Corona pandemic causes more cell phone addicts

Smartphone use has risen sharply in the pandemic, and some of the use is addictive, a study has found. There is often a certain fear behind it.

Researchers at Ruhr University Bochum see a connection between “problematic” cell phone use and feelings of loss of control during the pandemic.

The study was published in the journal PLOS ONE. “With control in the online world, the respondents tried to compensate for the loss of control by Corona,” said co-author and psychologist Julia Brailovskaia, describing the effect.

Addictive cell phone use proven

Brailovskaia spoke of a partly addictive use of the smartphone. The intensive use was not questioned. The respondents had reacted aggressively when they were approached by their social environment about the high use. Previous studies have shown that exercise and sports help reduce problematic cell phone use, according to Brailovskaia. “It’s banal, but I can’t be online when I’m exercising,” the researcher told dpa.

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Fear of loss of control a reason

Previous studies have shown that smartphone use increased sharply during the pandemic. During the Spring 2021 online survey, the 516 respondents used their phones for an average of 3.14 hours a day. This ranged from a minimum of 6 minutes to a maximum of 418 minutes (nearly seven hours). The cell phone can help maintain daily routines and social contacts, the authors write. It becomes problematic when relationships, work or mental or physical health are impaired.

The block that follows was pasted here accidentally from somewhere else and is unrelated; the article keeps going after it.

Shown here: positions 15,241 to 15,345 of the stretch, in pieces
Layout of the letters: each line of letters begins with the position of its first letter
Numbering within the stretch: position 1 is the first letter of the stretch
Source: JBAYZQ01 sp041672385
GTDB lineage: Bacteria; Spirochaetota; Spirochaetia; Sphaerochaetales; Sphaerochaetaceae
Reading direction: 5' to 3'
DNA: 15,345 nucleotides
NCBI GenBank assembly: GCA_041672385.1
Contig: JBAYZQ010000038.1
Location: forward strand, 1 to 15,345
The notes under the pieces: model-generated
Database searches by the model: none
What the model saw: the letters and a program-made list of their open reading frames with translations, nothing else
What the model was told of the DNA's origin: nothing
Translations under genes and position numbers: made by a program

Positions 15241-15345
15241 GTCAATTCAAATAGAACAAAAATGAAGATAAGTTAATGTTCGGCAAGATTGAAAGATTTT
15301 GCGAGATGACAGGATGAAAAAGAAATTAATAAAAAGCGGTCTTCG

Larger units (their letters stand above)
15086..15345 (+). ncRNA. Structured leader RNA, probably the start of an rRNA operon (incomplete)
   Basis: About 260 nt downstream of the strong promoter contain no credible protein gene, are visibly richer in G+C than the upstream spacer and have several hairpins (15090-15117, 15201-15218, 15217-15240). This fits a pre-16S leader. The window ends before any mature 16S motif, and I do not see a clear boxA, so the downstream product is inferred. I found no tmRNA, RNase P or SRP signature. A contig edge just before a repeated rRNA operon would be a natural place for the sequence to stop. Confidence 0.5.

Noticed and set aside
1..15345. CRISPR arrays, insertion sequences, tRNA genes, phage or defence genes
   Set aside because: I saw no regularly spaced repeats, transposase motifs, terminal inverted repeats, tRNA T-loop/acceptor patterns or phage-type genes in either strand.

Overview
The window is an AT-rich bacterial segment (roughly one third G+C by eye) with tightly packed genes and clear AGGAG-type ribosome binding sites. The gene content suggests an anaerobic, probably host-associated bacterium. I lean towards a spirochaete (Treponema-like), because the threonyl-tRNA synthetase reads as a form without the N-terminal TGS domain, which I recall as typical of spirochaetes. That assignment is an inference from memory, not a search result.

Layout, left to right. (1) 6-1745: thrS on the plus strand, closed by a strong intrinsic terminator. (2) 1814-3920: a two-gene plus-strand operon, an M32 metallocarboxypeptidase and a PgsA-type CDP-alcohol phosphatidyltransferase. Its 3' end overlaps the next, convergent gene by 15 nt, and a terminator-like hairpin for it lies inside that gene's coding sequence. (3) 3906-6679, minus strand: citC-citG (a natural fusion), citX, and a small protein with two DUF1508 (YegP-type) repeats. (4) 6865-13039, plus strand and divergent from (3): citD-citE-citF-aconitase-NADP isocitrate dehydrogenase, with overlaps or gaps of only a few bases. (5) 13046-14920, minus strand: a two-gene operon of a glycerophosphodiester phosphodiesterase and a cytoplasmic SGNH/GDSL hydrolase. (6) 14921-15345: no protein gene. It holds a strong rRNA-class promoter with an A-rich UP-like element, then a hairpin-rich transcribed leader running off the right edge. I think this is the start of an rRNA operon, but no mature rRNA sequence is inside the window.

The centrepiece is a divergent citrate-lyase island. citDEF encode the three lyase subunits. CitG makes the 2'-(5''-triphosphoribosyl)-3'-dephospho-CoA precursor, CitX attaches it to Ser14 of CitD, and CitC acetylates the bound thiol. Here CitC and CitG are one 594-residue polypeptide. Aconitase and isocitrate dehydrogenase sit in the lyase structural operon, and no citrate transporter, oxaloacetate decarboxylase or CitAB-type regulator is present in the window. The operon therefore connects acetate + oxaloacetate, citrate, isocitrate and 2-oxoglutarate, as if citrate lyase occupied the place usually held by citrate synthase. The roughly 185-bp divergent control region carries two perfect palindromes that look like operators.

The researchers not only asked the subjects to indicate their smartphone use. They also had to answer questions about the feeling of having little control, the fear of missing something, and recurring negative thoughts. The study found a statistical correlation between problematic smartphone use and these factors. But that is not proof of a causal relationship, the authors emphasize.